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As Zeebe processes jobs and processes, or performs internal maintenance (e.g. raft failover), it generates an ordered stream of records.


Exporters are not available in Camunda Cloud Software-as-a-Service (SaaS).


While the clients provide no way to inspect this stream directly, Zeebe can load and configure user code that can process each and every one of those records in the form of an exporter.

An exporter provides a single entry point to process every record written on a stream.

  • Persist historical data by pushing it to an external data warehouse
  • Export records to a visualization tool (e.g. zeebe-simple-monitor)

Zeebe only loads exporters configured through the main Zeebe YAML configuration file.

Once an exporter is configured, the next time Zeebe starts, the exporter starts receiving records. Note that it is only guaranteed to see records produced from that point on.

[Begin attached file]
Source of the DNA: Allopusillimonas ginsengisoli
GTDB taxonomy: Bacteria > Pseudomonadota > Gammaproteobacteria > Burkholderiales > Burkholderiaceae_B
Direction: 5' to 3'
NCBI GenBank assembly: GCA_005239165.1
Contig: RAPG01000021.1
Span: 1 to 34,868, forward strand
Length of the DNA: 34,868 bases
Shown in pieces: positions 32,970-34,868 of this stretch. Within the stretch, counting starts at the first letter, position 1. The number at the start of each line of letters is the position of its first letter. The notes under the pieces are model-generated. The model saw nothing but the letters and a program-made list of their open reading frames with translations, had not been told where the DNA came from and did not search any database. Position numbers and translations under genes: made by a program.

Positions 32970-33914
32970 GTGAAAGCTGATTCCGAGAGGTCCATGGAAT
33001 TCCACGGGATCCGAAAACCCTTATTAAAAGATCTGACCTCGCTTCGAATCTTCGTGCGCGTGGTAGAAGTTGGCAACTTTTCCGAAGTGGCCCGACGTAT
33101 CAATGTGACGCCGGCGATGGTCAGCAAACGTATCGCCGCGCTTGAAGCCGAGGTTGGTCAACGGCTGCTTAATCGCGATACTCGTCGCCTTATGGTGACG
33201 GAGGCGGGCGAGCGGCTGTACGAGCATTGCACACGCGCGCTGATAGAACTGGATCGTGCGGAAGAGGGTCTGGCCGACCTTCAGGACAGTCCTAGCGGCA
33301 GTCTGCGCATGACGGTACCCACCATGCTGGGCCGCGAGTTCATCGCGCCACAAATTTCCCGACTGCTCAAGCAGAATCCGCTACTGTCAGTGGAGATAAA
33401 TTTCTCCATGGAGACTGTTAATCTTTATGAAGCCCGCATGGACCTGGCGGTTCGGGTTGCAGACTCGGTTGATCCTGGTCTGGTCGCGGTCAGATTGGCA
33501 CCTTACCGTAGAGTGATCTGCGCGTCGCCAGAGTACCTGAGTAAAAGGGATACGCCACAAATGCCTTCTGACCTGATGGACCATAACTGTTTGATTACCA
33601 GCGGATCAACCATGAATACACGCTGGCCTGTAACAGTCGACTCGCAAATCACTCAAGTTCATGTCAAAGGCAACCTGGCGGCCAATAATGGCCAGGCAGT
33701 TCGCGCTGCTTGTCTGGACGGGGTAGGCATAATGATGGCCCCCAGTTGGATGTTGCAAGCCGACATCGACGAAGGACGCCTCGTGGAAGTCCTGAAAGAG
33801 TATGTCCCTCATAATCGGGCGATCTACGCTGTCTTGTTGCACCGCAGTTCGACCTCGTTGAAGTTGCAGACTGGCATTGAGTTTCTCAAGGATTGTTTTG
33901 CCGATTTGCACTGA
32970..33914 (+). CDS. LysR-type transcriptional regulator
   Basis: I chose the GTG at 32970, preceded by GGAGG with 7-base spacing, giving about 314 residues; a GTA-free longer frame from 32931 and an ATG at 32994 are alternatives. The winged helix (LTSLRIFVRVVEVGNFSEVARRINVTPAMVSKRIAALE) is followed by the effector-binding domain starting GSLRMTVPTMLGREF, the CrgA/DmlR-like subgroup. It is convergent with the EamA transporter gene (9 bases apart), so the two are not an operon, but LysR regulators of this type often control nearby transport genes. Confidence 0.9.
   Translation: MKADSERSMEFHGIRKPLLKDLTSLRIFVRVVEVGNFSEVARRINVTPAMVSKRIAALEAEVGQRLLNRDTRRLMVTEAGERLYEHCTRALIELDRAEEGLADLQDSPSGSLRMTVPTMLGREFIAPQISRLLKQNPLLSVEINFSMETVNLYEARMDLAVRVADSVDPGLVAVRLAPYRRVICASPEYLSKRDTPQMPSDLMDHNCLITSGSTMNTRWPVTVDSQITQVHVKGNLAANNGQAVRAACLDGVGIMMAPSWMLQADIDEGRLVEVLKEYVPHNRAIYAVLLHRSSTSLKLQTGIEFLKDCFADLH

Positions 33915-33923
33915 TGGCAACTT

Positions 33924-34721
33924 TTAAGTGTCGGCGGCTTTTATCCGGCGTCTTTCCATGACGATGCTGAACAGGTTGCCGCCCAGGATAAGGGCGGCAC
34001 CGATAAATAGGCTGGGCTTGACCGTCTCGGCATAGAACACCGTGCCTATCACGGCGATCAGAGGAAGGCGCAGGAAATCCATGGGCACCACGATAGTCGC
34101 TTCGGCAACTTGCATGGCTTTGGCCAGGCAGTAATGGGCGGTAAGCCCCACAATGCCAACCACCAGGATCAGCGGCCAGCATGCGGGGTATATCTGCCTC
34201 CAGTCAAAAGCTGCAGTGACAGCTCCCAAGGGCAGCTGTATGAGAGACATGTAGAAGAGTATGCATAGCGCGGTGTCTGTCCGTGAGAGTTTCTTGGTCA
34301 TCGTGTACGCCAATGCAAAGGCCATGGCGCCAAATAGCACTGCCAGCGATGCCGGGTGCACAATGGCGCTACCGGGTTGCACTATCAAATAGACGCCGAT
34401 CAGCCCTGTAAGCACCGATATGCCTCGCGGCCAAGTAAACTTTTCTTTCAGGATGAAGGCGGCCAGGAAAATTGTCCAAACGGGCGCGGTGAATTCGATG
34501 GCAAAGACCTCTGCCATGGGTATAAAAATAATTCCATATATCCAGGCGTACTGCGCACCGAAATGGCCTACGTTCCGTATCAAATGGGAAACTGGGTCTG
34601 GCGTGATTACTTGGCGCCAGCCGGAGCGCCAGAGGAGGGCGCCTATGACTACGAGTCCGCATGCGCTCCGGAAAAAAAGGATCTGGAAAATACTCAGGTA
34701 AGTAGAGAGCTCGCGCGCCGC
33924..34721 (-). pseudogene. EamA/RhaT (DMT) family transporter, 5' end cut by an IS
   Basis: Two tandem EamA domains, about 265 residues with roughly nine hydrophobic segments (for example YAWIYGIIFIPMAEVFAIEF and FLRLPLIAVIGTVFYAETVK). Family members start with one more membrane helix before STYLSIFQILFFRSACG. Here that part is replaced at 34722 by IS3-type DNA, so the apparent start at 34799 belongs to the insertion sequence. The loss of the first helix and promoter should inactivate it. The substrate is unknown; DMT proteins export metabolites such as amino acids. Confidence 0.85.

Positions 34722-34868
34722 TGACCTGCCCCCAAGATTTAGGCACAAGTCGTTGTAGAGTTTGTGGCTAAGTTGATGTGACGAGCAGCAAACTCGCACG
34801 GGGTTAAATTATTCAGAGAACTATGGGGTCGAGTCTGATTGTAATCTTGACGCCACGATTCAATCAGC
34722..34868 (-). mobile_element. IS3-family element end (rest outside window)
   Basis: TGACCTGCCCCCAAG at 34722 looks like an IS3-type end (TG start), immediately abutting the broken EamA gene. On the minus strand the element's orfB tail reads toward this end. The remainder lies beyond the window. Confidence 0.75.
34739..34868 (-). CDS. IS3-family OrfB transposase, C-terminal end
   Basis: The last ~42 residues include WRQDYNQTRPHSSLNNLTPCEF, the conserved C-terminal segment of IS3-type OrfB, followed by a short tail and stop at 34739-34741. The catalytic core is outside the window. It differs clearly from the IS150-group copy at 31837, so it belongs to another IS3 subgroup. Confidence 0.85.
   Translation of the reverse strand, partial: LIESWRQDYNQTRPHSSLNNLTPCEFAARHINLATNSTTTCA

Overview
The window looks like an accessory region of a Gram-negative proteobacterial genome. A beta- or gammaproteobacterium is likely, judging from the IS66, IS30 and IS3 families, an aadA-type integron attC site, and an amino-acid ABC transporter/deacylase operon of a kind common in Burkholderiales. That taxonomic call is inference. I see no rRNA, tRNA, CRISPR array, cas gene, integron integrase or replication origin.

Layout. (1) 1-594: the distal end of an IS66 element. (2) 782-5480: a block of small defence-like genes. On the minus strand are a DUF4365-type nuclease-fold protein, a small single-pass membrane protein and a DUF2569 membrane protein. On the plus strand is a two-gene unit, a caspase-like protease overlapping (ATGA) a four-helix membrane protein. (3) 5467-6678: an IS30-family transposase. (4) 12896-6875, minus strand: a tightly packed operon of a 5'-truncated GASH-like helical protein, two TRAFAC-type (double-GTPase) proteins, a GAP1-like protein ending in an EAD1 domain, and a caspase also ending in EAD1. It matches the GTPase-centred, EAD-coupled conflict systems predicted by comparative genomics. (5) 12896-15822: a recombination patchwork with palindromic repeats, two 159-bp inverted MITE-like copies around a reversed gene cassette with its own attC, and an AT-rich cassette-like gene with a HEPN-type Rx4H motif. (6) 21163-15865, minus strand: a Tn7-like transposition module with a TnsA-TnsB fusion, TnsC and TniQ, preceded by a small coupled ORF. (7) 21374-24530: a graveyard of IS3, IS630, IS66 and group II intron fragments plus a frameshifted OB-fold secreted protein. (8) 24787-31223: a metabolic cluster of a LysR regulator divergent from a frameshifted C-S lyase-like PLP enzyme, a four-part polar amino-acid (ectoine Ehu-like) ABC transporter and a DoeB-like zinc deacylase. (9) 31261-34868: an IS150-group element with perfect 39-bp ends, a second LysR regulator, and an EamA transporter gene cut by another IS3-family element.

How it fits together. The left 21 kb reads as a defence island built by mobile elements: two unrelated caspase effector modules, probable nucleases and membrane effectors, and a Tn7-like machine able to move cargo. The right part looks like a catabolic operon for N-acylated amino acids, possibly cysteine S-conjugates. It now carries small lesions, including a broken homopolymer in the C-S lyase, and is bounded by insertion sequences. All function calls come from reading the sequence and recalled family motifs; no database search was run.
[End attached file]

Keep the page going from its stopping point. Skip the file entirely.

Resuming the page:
Find a reference implementation in the form of the Zeebe-maintained Elasticsearch exporter.

The main impact exporters have on a Zeebe cluster is that they remove the burden of persisting data indefinitely.

Once data is not needed by Zeebe anymore, it queries its exporters to know if it can be safely deleted, and if so, permanently erases it, thereby reducing disk usage.


If no exporters are configured at all, Zeebe automatically erases data when it is not necessary anymore. If you need historical data, you must configure an exporter to stream records into your external data warehouse.